At present, the medical literature is very limited on studies looking at PRP injections and Prolotherapy for hip bursitis. There are a few case reports about patients being successfully treated with either PRP or Prolotherapy. Both PRP and Prolotherapy appear safe and may offer suffers long lasting relief.

Hip bursitis is one of the most common causes of pain in the adult population. It is normally a condition that can be treated non-surgically for most. Unfortunately, some will not improve with treatment resulting in a chronic condition that is much harder to cure. Regenerative injection therapies such as PRP and Prolotherapy should be considered if clinical improvements are not seen early in the treatment process.

References:
Lustenberger DP, Ng, YV, Best TM, Ellis TJ. Efficacy of Treatment of Trochanteric Bursitis: A Systematic Review. Clin J Sports Med. 2011 Sept: 21(5): 447-453.
Monto RR. Paper #778. Presented at: American Academy of Orthopaedic Surgeons Annual Meeting; March 11-15, 2014; New Orleans

Platelet Rich Plasma (PRP) Therapy in Orthopedics

Platelet Rich Plasma (PRP) has been used since the 1970’s. The last decade has seen tremendous focus on PRP applications in musculoskeletal medicine. The potential for PRP to promote tissue healing following injury or disease is attractive to many physicians, researchers, and patients alike. Unlike medications or cortisone injections which suppress or mask the underlying problem, PRP shows the potential to heal. The risk of disease transmission is limited since PRP is derived directly from a patient’s own blood. On the flip side, there is significant variability in PRP concentrations from one patient to another. This combined with different methods of preparing PRP, timing, and the selection of activating agents all present challenges in studying and standardizing treatment protocols.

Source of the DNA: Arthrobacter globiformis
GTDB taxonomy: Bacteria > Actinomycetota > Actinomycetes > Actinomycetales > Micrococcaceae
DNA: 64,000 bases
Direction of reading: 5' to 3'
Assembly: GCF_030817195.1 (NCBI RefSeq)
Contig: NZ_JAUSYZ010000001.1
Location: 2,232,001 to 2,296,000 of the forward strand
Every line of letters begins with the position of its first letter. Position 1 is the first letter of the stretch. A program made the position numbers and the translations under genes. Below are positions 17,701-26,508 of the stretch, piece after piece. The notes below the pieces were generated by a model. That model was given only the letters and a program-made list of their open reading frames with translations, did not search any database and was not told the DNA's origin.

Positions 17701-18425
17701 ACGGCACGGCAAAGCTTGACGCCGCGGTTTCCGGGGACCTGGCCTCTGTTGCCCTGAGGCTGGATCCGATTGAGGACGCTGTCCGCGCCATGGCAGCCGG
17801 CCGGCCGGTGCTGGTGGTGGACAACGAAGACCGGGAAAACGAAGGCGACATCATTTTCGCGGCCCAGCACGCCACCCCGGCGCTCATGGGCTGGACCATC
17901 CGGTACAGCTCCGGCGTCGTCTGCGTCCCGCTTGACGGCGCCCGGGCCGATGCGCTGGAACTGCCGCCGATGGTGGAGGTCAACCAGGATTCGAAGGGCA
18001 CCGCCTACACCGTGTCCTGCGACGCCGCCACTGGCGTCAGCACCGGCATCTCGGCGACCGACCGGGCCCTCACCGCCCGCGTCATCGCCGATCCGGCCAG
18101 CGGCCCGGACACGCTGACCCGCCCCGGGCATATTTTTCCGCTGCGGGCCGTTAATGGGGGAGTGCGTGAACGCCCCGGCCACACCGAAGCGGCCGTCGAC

Published studies of PRP use in adults and in animal models have shown promise for a number of orthopedic related conditions. This is especially the case for tendon and soft tissue injuries. The specific mechanism of how PRP works remains elusive, but several well controlled studies have shown positive outcomes with no significant adverse events.

In simplest form, when an injury occurs, the body’s own platelets release co-factors that stimulate recruitment of mesenchymal stem cells (MSCs) to the site of injury. Additionally, inflammation is reduced during this cascade of events and healing is promoted. Some of the known components of PRP included platelet-derived growth factors, insulin-like growth factor, transforming growth factor-beta, fibroblast growth factor-2. Each of these have differing functions in the healing and reparative process.

To date, many professional athletes have been treated with PRP injections. Success rates that appear in the published literature and across the web vary considerably. Some are reported at greater than 90%. Caution must be exercised in interpreting these results as outcome measures vary. Again it is very difficult to compare studies or even one individual versus another due to the issues described above.

We are just beginning to understand how PRP can be used and how effective it can be in the treatment of certain orthopedic conditions.